Saturday, October 21, 2017

"An occurrence, partaking of the marvelous": The legendary rocking cradle of Lynchburg, Va.

In the first volume of L.B. Taylor Jr.'s long-running series The Ghosts of Virginia (1993), one chapter is titled "The Extraordinary Rocking Cradle." It begins:
From the beginnings of my research for this book, every time I had talked about the Lynchburg area, people would mention the "Rocking Cradle House." They would say that I had to include a story on this, because it was the most famous haunted house in the city. Everyone, it seemed, had heard about the house, but seemingly no one could provide any details on where it was, or when the phenomena occurred. (275)
Taylor finally learns the address -- 1104 Jackson St., which you can see here, thanks to Google --  and finds a 1937 version of the story, told to Works Progress Administrator researcher Susan R. Beardsworth by a local architect with the lovely name of Trueheart Poston. His family had bought the house in 1902, and Trueheart lived there as a boy. Here is his version of the legend, as transcribed by Beardsworth and transcribed again by Taylor more than a half-century later.
The house at that time (1839) was occupied by a Rev. Smith, who was a cousin of Bishop Early. I do not know whether this cradle belonged to the Smiths or was loaned them by the Earlys, but the tale has it that the Rev. Smith, upon returning home from his duties, found the Negro nanny in a state of hysteria and was told that the cradle had been rocking with the baby in it for some hours and would not stop.
Upon hearing this, Rev. Smith went into the room and found that the cradle was indeed rocking. Being a very religious man, he commanded the cradle to stop rocking in the name of Beelzebub, whereupon the cradle immediately stopped. Rev. Smith then suggested that Beelzebub start rocking the cradle again, whereupon he apparently did so. This constant rocking under orders continued for a period of some days, during which, as the rumors spread, most of the town folk dropped by and witnessed this sight for themselves. … Apparently, after just so long, the cradle ceased rocking and would rock only by human efforts from then on.
Poston also cites an earlier source: "Mr. Asbury Christian in his book, 'Lynchburg and Its People,' gives the account of the rocking cradle." Taylor does not mention the Christian book further, but today I found it online. Here is the entirety of the already 60-year-old rocking-cradle story, as Christian tells it in 1900:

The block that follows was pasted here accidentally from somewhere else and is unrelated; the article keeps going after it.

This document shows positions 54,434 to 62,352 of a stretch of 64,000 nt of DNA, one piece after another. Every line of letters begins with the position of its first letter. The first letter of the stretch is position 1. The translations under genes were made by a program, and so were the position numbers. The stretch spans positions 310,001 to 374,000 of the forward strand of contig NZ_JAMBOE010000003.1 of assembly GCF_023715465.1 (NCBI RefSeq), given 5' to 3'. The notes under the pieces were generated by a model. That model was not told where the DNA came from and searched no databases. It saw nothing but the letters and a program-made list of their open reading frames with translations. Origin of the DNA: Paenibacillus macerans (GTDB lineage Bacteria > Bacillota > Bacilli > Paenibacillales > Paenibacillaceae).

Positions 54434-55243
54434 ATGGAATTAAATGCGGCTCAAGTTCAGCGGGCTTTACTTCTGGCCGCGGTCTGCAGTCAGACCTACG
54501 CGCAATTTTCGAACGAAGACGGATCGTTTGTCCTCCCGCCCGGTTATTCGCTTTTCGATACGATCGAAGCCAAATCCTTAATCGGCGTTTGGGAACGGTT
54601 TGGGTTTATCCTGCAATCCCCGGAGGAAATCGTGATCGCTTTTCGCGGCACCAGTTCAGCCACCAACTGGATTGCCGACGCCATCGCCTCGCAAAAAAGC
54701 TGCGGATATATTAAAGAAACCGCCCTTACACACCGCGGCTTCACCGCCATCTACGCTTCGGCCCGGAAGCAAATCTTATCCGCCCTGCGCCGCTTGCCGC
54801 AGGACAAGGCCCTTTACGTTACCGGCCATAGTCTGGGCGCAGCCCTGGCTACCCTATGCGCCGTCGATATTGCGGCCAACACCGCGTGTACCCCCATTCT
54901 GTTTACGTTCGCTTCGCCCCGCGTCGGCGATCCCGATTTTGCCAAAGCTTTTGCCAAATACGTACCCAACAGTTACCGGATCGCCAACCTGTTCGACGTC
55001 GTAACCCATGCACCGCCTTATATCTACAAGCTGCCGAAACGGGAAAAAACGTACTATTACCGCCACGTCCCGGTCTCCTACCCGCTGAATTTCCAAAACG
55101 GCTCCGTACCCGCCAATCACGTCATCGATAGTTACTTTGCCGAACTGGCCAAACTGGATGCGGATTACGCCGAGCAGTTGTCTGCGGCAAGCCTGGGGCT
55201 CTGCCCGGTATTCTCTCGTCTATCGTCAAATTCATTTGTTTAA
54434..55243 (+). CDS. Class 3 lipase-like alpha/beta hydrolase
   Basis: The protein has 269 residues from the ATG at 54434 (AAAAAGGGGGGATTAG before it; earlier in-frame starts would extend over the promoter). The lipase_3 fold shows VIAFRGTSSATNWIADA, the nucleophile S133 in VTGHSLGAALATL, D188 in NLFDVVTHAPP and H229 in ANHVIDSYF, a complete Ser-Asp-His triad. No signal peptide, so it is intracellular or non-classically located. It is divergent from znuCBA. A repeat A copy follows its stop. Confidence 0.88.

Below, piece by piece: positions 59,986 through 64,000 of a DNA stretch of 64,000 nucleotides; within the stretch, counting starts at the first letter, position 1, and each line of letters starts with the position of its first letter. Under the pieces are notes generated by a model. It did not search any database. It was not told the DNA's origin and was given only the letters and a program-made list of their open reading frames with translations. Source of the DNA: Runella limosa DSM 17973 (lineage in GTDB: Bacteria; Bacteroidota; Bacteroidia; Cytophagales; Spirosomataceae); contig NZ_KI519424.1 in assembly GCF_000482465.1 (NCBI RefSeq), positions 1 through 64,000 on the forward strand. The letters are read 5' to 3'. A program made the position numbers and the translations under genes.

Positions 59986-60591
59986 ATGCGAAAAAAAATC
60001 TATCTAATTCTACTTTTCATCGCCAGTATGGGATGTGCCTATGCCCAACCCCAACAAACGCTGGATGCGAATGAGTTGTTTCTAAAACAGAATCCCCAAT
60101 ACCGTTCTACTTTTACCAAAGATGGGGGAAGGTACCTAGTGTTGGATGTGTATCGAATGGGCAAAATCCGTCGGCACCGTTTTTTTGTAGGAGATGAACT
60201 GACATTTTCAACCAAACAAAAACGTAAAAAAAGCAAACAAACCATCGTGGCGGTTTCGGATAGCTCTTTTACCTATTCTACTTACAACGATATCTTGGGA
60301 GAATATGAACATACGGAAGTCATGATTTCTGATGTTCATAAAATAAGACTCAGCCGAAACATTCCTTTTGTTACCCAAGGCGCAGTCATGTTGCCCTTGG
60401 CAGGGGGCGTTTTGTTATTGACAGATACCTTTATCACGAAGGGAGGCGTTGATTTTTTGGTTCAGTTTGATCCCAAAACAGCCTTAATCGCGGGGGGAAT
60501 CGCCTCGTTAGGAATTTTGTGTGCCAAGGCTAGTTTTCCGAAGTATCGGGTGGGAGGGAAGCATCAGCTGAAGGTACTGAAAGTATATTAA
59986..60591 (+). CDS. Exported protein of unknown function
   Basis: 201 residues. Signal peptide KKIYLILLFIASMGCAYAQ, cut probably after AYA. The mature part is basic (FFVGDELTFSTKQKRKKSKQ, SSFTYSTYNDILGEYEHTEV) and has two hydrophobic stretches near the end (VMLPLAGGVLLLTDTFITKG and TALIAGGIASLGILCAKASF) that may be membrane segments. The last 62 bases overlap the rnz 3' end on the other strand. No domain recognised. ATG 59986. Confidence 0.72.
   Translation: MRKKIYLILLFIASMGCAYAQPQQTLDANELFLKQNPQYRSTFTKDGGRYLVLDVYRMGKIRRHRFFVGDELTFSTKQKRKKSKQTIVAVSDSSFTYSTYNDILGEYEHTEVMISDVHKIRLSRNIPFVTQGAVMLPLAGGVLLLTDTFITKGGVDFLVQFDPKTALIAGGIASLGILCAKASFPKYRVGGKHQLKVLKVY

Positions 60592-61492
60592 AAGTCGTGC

An occurrence, partaking of the marvelous, created a good deal of excitement in the town. It took place in the spring of 1839, in the one-story brick house on Jackson street, between Eleventh and Twelfth, the residence of the Rev. Dr. William A. Smith. Dr. Smith had borrowed a cradle from Rev. John Early, in which to put his new-born baby. One morning, as he was at breakfast, his wife, who was in bed in the next room, called to him and said: “Dr. Smith, come here and look at this cradle, how it rocks.” He arose and came to the door, and, to his amazement, the cradle was rocking vigorously, and there was no one near it. Dr. Smith moved the cradle from near the fire-place into the middle of the floor, and said: “Now Geoffrey (he called the Devil by that name), rock!” and he did.
The news of it spread through town like wildfire, and hundreds closed their places of business and went to see the “rocking cradle.” Various explanations were given, but none seemed satisfactory to the people. (126-27)
The differences between the 1900 and 1937 stories are striking.
  • The story acquires a new character, a stereotyped hysterical African-American servant -- as if a supernatural anecdote from antebellum Virginia needed some racist eye-rolling, just for legitimacy.